If your business sells gift cards or gift certificates, you may find that the easiest way to accept Bitcoin is to accept it only for the purchase of gift cards, and then require the gift cards to be used for actual purchases of goods or services. This way, the accounting practices you already have in place for processing gift cards can be put to use. The accounting for Bitcoins would then be minimized to tracking sales of a single SKU.
This method is also ideal for retail food establishments and convenience stores, where the payment of Bitcoins through a mobile phone for a small daily food purchase might be cumbersome or disruptive, especially in front of a line of other customers. Bitcoins in this case would be best used to reload prepaid cards that can then be swiped at point-of-sale.
If you don't accept gift cards, but you already accept credit cards through a swipe terminal, consider the possibility that you could add a retail gift card system through the swipe terminal you already own. Many point-of-sale terminals, including ones from VeriFone®, are designed around the ability to support multiple applications on the same terminal. Gift cards are also highly profitable because of "breakage", or in other words, the fact that a significant percentage of them never get redeemed.
You could consider adding a private label gift card program from a provider who specializes in this, not just as a jumpstart to accepting Bitcoins, but as an extra boost to income. A private label gift card service provider necessarily have to handle your funds - they can simply provide a solution that keeps track of the balance on the cards on your behalf, including features that allow users to check their balances by phone or by web. Such a solution, of course, is also what makes the cards swipeable through the card reader.
Businesses that mail invoices
Does your business send out invoices to customers? Adding one line may make a huge impact for the Bitcoin economy. Perhaps you list it as a payment option just after Visa, MasterCard, and American Express, even if that means your customer must call or e-mail to make a payment.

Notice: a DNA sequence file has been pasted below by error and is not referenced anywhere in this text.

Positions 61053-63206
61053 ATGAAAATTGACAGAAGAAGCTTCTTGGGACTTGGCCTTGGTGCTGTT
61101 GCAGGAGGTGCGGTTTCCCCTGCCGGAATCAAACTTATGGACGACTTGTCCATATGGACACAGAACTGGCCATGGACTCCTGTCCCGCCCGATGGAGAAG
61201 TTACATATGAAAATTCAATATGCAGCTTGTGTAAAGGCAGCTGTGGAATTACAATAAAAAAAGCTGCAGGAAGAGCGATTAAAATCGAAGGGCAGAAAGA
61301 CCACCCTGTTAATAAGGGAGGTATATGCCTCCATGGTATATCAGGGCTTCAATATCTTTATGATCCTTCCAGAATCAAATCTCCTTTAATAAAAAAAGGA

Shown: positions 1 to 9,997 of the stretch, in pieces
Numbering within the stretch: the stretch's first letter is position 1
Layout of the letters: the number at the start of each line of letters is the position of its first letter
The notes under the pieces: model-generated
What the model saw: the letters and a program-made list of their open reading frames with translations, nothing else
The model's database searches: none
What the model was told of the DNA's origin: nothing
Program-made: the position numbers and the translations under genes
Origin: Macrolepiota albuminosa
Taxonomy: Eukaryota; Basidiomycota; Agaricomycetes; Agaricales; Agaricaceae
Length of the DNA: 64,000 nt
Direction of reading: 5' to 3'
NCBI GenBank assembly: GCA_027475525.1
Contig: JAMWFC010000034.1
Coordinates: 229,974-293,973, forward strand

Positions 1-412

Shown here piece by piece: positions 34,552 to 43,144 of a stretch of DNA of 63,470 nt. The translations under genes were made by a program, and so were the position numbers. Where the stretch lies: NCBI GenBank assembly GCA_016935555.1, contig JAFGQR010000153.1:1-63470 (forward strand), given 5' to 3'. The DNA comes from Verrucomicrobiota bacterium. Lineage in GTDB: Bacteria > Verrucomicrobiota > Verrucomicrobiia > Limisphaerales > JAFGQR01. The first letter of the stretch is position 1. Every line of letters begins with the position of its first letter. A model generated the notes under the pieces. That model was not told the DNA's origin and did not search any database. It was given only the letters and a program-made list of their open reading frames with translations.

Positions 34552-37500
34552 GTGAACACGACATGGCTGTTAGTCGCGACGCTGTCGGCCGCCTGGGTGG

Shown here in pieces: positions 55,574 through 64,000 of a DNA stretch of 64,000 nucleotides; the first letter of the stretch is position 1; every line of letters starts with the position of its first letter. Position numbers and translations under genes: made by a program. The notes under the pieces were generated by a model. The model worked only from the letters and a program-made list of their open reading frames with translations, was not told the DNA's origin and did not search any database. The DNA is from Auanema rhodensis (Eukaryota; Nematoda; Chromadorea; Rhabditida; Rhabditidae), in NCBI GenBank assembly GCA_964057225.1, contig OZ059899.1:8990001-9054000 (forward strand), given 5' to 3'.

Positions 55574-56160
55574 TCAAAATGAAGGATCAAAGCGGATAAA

Customers might wonder how much BTC they should pay in order to satisfy an invoice in full. Your invoice might suggest an amount. For example, if your invoice is for $100 and BTC's are currently worth $1.24 each, your invoice might suggest that it can be paid in full "with a payment of 80.65 BTC if paid by (date)".
You might be able to anticipate the possibility that even though a Bitcoin address can be printed on an invoice or payment stub, that they are very cumbersome for most people to type, especially being a mix of uppercase and lowercase letters. However, you should probably still do it anyway. The customer is probably going to want some paper trail for his payment. Giving him a pre-printed payment stub with a pre-printed address will satisfy that, because the customer can independently and publicly prove through Block Explorer that the payment took place.
Does your business have a website? On your invoice, consider allowing them to go to a special URL to get the address to make a Bitcoin payment just by typing in their invoice number. For example, https://www.yoursite.com/paybtc with a form they can enter their invoice number, or just https://www.yoursite.com/paybtc/60365 for paying invoice #60365. This way, they can see the Bitcoin address, copy and paste it directly into their Bitcoin client.